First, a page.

And it means the big R. Responsibility.

I can think of  a few examples in recent memory that I wore my big girl panties.

Yesterday,

in the grocery store parking lot

Yesterday, in the grocery store parking lot, a skirmish unfolded and I was confronted with the need to hitch up my big girl panties and move along quietly. A woman parked next to us as we were getting out to walk into the store, and she therefore was walking in about the same general area as us from car-to-grocery. As we all crossed the lot to the store, a car pulled up very quickly and started honking, the driver yelling “hurry up!!” Rude, I know, but having the Pookies in tow meant I needed to keep it down to set a good example.

“Some people are in such a hurry,” I said calmly as we finished walking into the store, but then the woman that had parked next to us turned around and started screaming at the car. “Bite me you son of a bitch!” she screamed, causing everyone in the parking lot to turn and look. Inside she was my personal hero; outside she really needed to pull up her big girl panties and move on.

Last Friday, over text message with my Trailer Trash Mom

I invited my mother over for dinner over the weekend and she accepted. I know what you all are thinking: I was being too kind. I was, but then I really wanted to get more dirt on what is going on with her Hillbilly Husband/New Mexico trailer-drama. What can I say, I like a good story. So she told me she’d let me know which day worked better with my grandparents’ schedule and then I didn’t hear from her for a few days.

Friday I texted her and said: “Hey, I just went and got all the food for dinner. Do you know whether Saturday or Sunday will work best yet?” and she responded that they were invited to a family tailgate party for the UCLA-Nebraska game, and had decided to (a) extend it into a whole-weekend-family-affair, that I was (b) excluded from on account of the fact that I don’t like either team. This is how that family usually rolls, so I wasn’t the least bit surprised.

I’ve mentioned before that I don’t really like my mom, so it really wasn’t that big of a deal. It was still rude that she handled it like that, though, and if I were to let it get to me I probably would have said something nasty. But did I get upset, and scream and cry about it? No. I pulled up my big girl panties and put the extra food in the freezer for us to eat later next week; then waited to smile when Nebraska got creamed.

But what if you don’t want to put on your big girl panties?

This morning when I woke up, I was immediately smacked in the face with my very real “big girl panties” problem: our rent is being increased significantly. The problem is very complex. We’re trying to move to the Midwest – something I have been waiting to do for about 12 years now. Signing a 10 or 12 month lease (the two options we were given besides month-to-month) will lock us in here for another full year. A lot can happen in a year, and as I said I have been patiently waiting and working towards this for 12 years. It will also increase our rent even at that. Another option is that we pay the month-to-month rate and starve to death. There’s also the fact that this place isn’t even worth what we pay now – we had an attempted break-in a few months ago, my outdoor vase was stolen just last week, and a child of one of the neighbors was kidnapped on the 4th of July. But moving to another place while we buy some more time to figure out the whole Midwest move thing will cost a lot of money and lock us into another lease.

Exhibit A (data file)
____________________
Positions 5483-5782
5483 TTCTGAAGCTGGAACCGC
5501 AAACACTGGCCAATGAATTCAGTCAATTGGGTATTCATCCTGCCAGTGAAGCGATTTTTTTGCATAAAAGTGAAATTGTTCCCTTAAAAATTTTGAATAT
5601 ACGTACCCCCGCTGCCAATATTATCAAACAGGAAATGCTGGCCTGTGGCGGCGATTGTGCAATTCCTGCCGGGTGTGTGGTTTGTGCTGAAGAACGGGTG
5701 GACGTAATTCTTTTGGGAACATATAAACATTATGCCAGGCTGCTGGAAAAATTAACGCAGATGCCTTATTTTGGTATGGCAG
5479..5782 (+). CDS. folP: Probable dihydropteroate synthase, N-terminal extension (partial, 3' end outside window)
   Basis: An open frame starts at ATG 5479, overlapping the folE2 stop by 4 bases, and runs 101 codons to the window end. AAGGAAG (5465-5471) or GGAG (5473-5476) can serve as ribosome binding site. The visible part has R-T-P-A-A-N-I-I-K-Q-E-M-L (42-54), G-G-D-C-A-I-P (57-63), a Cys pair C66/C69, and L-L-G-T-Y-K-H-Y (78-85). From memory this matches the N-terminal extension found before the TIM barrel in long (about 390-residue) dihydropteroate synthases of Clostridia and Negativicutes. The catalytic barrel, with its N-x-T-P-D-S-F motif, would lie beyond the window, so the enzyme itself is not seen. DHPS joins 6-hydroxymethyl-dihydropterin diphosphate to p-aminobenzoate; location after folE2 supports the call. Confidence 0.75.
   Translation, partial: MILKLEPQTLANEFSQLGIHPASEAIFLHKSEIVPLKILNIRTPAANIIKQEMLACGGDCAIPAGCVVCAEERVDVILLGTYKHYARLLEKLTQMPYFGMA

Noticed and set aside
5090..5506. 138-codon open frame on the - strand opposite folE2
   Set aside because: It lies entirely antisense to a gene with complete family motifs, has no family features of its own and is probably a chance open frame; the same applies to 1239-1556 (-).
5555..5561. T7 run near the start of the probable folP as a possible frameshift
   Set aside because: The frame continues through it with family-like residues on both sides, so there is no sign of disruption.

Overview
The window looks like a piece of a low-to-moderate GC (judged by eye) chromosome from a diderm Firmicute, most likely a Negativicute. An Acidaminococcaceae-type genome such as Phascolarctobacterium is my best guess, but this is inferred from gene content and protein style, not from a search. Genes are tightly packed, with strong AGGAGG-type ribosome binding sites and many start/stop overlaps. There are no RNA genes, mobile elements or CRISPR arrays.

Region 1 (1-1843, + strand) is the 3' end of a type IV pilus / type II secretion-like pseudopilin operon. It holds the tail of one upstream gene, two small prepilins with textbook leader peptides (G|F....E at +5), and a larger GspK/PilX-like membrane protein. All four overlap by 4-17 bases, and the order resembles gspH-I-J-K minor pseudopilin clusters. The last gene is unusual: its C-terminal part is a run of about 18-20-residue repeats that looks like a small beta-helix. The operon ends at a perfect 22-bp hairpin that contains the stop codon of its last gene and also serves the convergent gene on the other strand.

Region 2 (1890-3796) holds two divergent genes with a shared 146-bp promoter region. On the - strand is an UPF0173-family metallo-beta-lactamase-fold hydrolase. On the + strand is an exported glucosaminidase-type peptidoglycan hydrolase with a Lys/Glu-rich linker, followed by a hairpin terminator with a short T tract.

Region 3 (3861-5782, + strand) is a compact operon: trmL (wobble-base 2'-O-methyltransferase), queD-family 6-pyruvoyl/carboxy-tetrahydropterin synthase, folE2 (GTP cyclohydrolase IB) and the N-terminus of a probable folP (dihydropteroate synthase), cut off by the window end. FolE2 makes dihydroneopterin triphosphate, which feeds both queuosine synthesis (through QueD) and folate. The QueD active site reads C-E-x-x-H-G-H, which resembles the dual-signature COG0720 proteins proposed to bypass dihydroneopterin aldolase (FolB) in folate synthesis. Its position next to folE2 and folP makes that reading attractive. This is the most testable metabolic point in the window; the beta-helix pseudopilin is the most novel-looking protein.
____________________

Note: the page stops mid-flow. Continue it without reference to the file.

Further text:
Ugh, I know.

You can see why I don’t want to pull up my big girl panties on this one. We’re stuck between a rock and a hard place and in the end the only one that will really be suffering, acting like a big girl, and sacrificing for it is me. I’ll have to stretch the budget to make it work. I’ll have to go another year waiting. It’s very frustrating, to say the least.

So while I do believe that there are a lot of instances when we need to let ourselves upgrade to big girl panties, figuratively speaking of course; I also believe that there may be a time to say “enough is enough.” Is there ever a time when we shouldn’t have to put on our big girl panties? What, exactly, are big girl panties, anyway? I always thought they meant adulthood. Sacrifice. Responsibility. Stuff you do but don’t want to.

But is always sacrificing, never taking risks, and settling for less really living?